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Balance Scale


In our quest for health, we sometimes quickly jump into the next health food craze: Low fat!  No fat!  Low-carb!  Vegetarian! Vegan! Gluten-free!  Paleo! The information can be confusing at best.  But, at the end of the day, we have some basic needs that we must fulfill. We have four macronutrients: water, proteins, carbs and fats.   We need each one of them. Each macronutrient provides a significant amount of micronutrients and some of those micronutrients you just can’t obtain without their macronutrient.

For Instance:  In recent years we have all been made very aware of the problems with a vit. D deficiency. Lowered immune system, depression, higher cancer risk, poor bone density and more. I just listed four pretty big issues and we are just talking about a single micronutrient.  Now, take away an entire macronutrient, the cascade of issues increases exponentially.  (For example:  Reduce or eliminate your fat consumption and now you can no longer absorb vit. D since it is a fat-soluble vitamin.)

Some examples of the roles each macronutrient plays in the body:


  • Transports nutrients
  • Cushions bones and joints
  • Regulates body temperature
  • Flushes toxins

Proteins:  Quite literally, building blocks for your body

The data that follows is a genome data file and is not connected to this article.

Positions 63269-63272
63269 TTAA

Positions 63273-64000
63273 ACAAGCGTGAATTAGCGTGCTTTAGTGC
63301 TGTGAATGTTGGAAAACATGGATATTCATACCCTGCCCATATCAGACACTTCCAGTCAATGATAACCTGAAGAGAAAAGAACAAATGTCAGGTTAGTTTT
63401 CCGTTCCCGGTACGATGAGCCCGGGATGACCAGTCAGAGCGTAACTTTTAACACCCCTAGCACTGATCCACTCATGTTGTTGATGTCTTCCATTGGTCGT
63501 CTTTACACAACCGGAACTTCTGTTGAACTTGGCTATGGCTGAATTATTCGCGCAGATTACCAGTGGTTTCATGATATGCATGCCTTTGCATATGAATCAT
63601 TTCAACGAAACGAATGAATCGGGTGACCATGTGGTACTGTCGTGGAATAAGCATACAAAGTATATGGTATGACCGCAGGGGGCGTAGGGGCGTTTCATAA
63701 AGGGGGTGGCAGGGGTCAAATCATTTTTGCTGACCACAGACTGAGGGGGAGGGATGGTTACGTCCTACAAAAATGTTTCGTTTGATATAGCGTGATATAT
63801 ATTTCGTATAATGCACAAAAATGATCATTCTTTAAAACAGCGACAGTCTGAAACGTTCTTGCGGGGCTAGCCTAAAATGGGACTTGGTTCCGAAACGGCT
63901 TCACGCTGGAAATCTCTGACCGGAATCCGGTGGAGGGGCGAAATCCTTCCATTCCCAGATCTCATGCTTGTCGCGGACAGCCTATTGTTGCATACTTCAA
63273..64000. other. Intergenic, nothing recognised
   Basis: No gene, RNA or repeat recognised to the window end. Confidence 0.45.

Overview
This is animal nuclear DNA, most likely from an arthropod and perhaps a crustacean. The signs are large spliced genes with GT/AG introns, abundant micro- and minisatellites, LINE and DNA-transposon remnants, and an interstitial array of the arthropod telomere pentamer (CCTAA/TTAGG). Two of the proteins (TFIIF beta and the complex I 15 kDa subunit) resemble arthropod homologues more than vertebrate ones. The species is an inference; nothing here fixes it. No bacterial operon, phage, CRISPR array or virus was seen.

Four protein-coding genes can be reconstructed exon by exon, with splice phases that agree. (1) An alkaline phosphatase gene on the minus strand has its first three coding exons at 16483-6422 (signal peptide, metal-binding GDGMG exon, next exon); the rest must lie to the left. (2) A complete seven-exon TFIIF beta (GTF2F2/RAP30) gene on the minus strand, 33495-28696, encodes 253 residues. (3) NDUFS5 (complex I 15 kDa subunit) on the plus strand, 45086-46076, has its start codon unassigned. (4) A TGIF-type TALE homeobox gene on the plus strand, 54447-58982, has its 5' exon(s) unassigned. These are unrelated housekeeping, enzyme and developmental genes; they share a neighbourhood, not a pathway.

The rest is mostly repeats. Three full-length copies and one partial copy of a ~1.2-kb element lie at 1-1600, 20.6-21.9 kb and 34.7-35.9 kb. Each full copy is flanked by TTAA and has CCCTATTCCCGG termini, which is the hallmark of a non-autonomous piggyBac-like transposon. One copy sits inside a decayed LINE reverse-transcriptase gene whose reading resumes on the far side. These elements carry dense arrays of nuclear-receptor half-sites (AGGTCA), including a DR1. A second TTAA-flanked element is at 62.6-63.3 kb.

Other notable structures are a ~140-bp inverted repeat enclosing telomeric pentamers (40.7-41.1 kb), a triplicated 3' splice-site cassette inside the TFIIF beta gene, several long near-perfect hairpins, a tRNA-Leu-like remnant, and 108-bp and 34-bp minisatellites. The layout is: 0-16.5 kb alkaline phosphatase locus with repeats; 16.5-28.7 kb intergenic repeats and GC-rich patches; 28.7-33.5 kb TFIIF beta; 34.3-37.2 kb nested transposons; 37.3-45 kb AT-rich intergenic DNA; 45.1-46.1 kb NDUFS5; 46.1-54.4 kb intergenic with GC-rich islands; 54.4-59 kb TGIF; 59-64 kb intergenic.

• Enzymes – Enzymes are the managers and catalysts for all biochemical processes
  • Antibodies – Help fight infection
  • Hemoglobin – Red blood cells that carry oxygen
  • Hormones – Regulate almost every function in the body


  • Provide fuel for the brain
  • Provide a quick source of energy for our muscles
  • Help regulate protein and fat metabolism
  • Provide a source of fiber to help eliminate wastes


  • Provide a long-burning source of energy (think stamina)
  • Building blocks of cell membranes and hormones
  • Required for the absorption of the fat-soluble vitamins A, D, E & K
  • Required for the adequate use of proteins

When discussing how to balance these macronutrients out, I like to think of proteins, fats and carbs being in an isosceles triangle filled in with water.  Each one has unique and equally important roles in the body and when we significantly reduce or eliminate any one of these nutrients, we really throw some systems out of balance.  Have you ever tried to go low-fat/no-fat?  Did you ever find yourself needing a lot more carbohydrates, a lot more often?

When we eat in balance, it actually allows us to go longer without food and we can actually eat less.  When we fuel ourselves with high-quality sources of each of the macronutrients, our body is better able to assimilate the nutrients and better able to regulate energy production.  It actually saves us time and money to eat a nutrient-dense meal that is well balanced.  Try starting your day tomorrow with some protein, veggies and some fat incorporated and see how it sets you up for the day.

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